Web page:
Until this year, the internet privacy tool Tor was scarcely heard of outside the tech community. Since revelations about the surveillance strategies of US and UK spies.
But while the NSA has tried to crack its security, Tor’s principal source of funding has been other parts of the US government.
While a criminal contingent may use the site to disguise identities, its creators point to a wider group of legitimate users including journalists, activists, law enforcement professionals, whistleblowers and businesses.
In a year Tor has grown from 500,000 daily users worldwide to more than 4 million users, provoking an increasingly public debate along the way.
Tor is short for The Onion Router (thus the logo) and was initially a worldwide network of servers developed with the U.S. Navy that enabled people to browse the internet anonymously. Now, it’s a non-profit organization whose main purpose is the research and development of online privacy tools.
If you want to be anonymous—say, if you live under a dictatorship, you’re a journalist in an oppressive country, or a hacker looking to stay hidden from the government—Tor is one of the easiest ways to anonymize your traffic, and it’s free. It’s far from perfect, though (we’ll get to that in a moment).
On a more general level, Tor is useful for anyone who wants to keep their internet activities out of the hands of advertisers, ISPs, and web sites.
That includes people getting around censorship restrictions in their country, police officers looking to hide their IP address, or anyone else who doesn’t want their browsing habits linked to them.
The good news is that they went for a browser exploit, meaning there’s no indication they can break the Tor protocol or do traffic analysis on the Tor network. Infecting the laptop, phone, or desktop is still the easiest way to learn about the human behind the keyboard.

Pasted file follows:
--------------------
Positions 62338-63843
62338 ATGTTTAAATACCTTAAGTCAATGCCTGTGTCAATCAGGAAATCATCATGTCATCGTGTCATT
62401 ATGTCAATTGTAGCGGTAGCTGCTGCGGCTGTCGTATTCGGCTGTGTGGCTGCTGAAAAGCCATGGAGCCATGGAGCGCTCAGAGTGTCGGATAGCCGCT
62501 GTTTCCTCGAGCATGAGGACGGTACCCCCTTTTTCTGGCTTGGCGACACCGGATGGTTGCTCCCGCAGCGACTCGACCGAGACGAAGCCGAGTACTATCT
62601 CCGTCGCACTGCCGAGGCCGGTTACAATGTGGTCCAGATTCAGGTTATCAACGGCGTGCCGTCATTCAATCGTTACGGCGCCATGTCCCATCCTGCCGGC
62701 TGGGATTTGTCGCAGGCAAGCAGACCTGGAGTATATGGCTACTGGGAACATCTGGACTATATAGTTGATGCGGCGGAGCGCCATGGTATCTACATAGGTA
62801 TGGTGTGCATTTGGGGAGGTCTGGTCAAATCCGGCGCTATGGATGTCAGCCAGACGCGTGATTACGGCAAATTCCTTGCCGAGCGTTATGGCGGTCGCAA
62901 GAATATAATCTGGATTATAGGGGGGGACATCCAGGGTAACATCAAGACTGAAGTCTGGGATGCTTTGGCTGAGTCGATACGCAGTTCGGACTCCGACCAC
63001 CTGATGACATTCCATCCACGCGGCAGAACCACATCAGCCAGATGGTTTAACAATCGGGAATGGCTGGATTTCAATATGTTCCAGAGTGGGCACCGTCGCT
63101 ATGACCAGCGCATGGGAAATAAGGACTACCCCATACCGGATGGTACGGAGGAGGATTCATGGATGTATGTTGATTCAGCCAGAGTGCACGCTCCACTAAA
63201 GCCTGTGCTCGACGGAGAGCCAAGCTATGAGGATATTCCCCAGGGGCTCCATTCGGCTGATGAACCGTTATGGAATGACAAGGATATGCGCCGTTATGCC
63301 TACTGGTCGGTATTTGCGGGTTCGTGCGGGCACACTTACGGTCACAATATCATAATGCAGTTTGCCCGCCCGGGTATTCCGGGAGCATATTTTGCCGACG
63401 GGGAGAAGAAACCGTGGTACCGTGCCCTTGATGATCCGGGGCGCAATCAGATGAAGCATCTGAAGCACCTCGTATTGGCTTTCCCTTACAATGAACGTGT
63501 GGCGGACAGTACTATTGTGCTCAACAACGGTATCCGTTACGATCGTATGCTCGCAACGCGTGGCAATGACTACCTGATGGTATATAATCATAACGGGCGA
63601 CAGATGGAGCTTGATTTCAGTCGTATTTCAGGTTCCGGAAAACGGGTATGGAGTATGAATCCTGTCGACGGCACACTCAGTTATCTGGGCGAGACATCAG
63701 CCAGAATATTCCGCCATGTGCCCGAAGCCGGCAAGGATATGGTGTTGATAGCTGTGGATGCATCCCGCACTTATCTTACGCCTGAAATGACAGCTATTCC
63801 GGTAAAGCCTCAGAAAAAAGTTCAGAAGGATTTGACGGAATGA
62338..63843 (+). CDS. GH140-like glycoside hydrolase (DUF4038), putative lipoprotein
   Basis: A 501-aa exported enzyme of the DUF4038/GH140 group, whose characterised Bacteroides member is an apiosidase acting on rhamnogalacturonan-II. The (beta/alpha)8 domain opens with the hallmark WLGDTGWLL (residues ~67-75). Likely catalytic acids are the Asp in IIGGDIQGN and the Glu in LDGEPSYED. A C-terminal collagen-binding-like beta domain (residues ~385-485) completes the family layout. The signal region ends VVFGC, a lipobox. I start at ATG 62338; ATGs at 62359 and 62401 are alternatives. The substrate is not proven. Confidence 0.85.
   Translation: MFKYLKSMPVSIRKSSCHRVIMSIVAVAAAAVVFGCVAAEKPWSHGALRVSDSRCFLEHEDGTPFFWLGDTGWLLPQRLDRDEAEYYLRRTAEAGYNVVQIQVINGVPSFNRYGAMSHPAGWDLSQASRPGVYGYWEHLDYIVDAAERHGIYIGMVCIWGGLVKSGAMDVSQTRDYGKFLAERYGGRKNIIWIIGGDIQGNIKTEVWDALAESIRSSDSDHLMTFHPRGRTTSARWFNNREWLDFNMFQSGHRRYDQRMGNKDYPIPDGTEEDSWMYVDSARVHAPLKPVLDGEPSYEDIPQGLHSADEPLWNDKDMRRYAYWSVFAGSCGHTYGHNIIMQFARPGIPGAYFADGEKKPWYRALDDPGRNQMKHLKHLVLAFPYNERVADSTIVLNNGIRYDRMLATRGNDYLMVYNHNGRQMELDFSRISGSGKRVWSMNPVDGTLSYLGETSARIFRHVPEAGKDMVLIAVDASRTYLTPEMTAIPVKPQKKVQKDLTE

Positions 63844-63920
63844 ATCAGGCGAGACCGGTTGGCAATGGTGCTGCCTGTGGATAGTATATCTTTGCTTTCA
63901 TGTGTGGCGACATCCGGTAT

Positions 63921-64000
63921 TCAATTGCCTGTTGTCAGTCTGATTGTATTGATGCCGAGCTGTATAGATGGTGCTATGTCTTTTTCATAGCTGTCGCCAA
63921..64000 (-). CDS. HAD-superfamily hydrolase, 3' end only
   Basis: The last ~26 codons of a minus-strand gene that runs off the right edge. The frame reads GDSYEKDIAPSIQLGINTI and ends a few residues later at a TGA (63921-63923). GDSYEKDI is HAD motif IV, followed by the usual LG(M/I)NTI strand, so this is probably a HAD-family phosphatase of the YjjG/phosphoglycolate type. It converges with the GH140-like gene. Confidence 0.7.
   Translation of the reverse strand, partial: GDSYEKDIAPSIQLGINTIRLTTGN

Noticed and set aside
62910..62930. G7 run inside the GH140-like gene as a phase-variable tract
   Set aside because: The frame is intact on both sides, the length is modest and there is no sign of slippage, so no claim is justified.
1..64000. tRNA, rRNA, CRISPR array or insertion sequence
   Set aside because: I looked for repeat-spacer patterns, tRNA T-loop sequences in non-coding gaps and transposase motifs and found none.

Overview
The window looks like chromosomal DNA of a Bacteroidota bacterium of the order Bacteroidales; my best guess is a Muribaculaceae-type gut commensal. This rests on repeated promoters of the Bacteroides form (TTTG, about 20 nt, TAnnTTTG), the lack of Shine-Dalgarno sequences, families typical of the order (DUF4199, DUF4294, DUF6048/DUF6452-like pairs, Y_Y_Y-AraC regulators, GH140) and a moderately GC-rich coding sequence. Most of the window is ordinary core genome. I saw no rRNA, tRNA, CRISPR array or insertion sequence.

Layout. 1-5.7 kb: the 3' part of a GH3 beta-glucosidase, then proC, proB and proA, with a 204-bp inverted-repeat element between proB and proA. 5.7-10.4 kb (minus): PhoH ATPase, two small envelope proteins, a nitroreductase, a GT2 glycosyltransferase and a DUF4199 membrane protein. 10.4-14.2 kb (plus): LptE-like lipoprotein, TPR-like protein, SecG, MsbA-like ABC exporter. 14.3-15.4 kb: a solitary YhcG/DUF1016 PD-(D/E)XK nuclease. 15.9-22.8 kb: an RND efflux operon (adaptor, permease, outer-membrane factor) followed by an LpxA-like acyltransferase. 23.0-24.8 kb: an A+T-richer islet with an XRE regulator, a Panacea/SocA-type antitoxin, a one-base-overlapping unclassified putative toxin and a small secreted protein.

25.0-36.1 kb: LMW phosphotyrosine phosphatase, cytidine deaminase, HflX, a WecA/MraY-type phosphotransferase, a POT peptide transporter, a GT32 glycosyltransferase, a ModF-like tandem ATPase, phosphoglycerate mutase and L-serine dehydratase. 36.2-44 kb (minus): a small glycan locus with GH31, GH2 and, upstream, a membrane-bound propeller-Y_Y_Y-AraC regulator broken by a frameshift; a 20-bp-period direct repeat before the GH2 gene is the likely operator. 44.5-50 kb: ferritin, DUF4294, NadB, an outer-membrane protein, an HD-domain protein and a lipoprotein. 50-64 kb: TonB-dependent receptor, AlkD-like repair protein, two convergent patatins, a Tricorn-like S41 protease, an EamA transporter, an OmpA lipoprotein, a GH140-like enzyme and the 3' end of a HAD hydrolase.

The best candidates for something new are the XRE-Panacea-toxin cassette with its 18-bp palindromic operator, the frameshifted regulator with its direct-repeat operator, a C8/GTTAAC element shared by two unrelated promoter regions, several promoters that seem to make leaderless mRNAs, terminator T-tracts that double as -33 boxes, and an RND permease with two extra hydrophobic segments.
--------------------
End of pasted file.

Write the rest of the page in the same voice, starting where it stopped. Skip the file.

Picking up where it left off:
Tor still helps here: you can target individuals with browser exploits, but if you attack too many users, somebody’s going to notice. So even if the NSA aims to surveil everyone, everywhere, they have to be a lot more selective about which Tor users they spy on.
Just using Tor isn’t enough to keep you safe in all cases. Browser exploits, large-scale surveillance, and general user security are all challenging topics for the average internet user.
These attacks make it clear that we, the broader internet community, need to keep working on better security for browsers and other internet-facing applications.
How to use the Tor Browser:
For most people, using Tor Browser is as simple as downloading it and running it, the same way you’d download Chrome or Firefox.
If you’ve never used Tor, the first thing you’ll notice is that it’s slow — or at least, slower than regular internet browsing.
Still, Tor has gotten quite a bit faster over the years, and with a good internet connection, you can even watch YouTube videos over Tor.
Using Tor Browser comes with one major annoyance: Many prominent web services block access to Tor, often without useful error messages. If a site you normally visit suddenly returns 404 when visiting over Tor, the service is likely blocking Tor traffic and being needlessly opaque about it.
Sites that do not block Tor might push you to click through a ton of captchas. It’s not the end of the world, but it is annoying.
How Tor Browser works:
Tor Browser routes all your web traffic through the Tor network, anonymizing it. As the images below illustrate, Tor consists of a three-layer proxy, like layers of an onion (hence Tor’s onion logo).
Tor Browser connects at random to one of the publicly listed entry nodes, bounces that traffic through a randomly selected middle relay, and finally spits out your traffic through the third and final exit node.
As a result, don’t be surprised if Google or another service greets you in a foreign tongue. These services look at your IP address and guesstimate your country and language, but when using Tor, you will often appear to be in a physical location halfway around the world.
If you live in a regime that blocks Tor or need to access a web service that blocks Tor, you can also configure Tor Browser to use bridges. Unlike Tor’s entry and exit nodes, bridge IP addresses are not publicly listed, making it difficult for web services, or governments, to blacklist those IP addresses.
Is Tor Browser legal?
For most people reading this article, Tor Browser is completely legal to use. In some countries, however, Tor is either illegal or blocked by national authorities. China has outlawed the anonymity service and blocks Tor traffic from crossing the Great Firewall.
Countries such as Russia, Saudi Arabia and Iran, are working hard to prevent citizens from using Tor. Most recently, Venezuela has blocked all the traffic.